see with his own eyes what the Almighty has already done, and what he is now doing in all the regions of universal nature which lie open to our inspection; and this cannot be effected without directing his contemplations to those displays of intelligence and power which are exhibited in the structure, the economy, and the revolutions of the material world.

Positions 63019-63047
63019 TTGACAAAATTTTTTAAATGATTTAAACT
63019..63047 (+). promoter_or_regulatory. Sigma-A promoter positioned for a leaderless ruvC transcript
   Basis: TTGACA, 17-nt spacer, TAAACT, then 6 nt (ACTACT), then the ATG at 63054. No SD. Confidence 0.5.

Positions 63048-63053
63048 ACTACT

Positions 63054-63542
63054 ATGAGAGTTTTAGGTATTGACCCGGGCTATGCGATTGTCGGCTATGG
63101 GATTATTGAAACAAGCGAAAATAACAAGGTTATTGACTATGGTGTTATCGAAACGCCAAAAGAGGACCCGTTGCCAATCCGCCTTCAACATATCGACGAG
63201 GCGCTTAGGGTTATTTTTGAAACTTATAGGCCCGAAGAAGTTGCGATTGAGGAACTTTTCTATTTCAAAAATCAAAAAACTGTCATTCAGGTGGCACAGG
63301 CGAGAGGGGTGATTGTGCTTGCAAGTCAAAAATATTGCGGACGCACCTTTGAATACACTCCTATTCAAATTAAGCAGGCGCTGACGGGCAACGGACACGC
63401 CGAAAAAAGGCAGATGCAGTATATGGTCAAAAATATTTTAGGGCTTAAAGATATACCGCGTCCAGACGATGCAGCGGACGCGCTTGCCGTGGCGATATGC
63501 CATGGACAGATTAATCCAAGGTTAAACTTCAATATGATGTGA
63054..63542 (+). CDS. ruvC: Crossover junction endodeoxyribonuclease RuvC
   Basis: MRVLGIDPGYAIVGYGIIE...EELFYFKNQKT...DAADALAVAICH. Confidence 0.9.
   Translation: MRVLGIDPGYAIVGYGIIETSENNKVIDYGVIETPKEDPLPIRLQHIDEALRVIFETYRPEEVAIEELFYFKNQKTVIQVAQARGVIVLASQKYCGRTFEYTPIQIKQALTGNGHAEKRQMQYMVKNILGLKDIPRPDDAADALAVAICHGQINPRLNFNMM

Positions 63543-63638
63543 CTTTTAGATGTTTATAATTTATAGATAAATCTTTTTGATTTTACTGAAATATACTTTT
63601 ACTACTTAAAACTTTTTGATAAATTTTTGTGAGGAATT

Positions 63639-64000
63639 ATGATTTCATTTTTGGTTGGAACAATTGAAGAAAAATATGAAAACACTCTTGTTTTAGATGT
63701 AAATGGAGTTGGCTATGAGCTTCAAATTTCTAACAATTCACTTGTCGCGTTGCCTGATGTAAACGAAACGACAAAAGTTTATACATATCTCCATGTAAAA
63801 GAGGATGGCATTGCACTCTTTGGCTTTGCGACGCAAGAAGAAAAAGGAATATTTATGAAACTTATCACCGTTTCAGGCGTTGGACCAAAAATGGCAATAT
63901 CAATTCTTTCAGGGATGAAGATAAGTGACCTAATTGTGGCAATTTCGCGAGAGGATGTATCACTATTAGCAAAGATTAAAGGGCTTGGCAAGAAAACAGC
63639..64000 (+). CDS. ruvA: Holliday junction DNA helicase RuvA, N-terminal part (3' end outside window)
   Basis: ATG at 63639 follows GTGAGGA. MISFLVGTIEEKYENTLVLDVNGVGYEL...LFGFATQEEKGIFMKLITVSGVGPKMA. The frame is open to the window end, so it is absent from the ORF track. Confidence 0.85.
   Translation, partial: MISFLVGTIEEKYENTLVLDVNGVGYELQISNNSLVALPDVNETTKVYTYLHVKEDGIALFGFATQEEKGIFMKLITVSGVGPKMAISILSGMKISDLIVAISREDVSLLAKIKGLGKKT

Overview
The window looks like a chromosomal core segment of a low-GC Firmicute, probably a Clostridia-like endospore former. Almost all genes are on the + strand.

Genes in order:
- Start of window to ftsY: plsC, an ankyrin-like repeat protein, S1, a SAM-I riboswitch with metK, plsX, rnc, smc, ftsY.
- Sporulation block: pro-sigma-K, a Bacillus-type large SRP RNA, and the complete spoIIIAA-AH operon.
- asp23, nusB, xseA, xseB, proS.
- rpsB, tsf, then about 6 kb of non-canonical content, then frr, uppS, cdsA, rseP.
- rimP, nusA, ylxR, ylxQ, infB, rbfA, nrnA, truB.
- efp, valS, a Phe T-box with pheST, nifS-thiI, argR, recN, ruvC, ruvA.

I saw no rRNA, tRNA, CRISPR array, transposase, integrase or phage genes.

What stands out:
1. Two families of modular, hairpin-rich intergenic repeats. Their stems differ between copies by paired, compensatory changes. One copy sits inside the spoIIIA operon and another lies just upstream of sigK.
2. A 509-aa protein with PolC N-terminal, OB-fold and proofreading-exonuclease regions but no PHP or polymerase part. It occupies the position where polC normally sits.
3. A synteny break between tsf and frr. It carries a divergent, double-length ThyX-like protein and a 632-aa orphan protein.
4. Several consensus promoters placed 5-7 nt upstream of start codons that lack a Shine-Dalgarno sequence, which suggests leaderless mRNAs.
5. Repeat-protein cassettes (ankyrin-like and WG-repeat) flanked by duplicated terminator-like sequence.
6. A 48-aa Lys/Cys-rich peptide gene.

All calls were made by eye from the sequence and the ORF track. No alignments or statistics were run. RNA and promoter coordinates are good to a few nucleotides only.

If the propriety of these sentiments be admitted, it will follow, that the more we are accustomed to contemplate the wonders of Divine intelligence and Power, in the objects with which we are surrounded, the more deeply will we be impressed with a conviction, and a confident hope, that all the purposes of divine mercy will ultimately be accomplished in our eternal felicity. It will also follow, that, in proportion as the mind acquires a clear, an extensive, and a reverential view of the essential attributes of the Deity, and of those truths in connection with them, which are objects of contemplation common to all holy beings, in a similar proportion will it be impressed, and its attention arrested, by every other divine subject connected with them. And it is, doubtless, owing to the want of such clear and impressive conceptions of the essential character of Jehovah, and of the first truths of religion, that the bulk of mankind are so little impressed and influenced by the leading doctrines and duties connected with the plan of the Gospel salvation, and that they entertain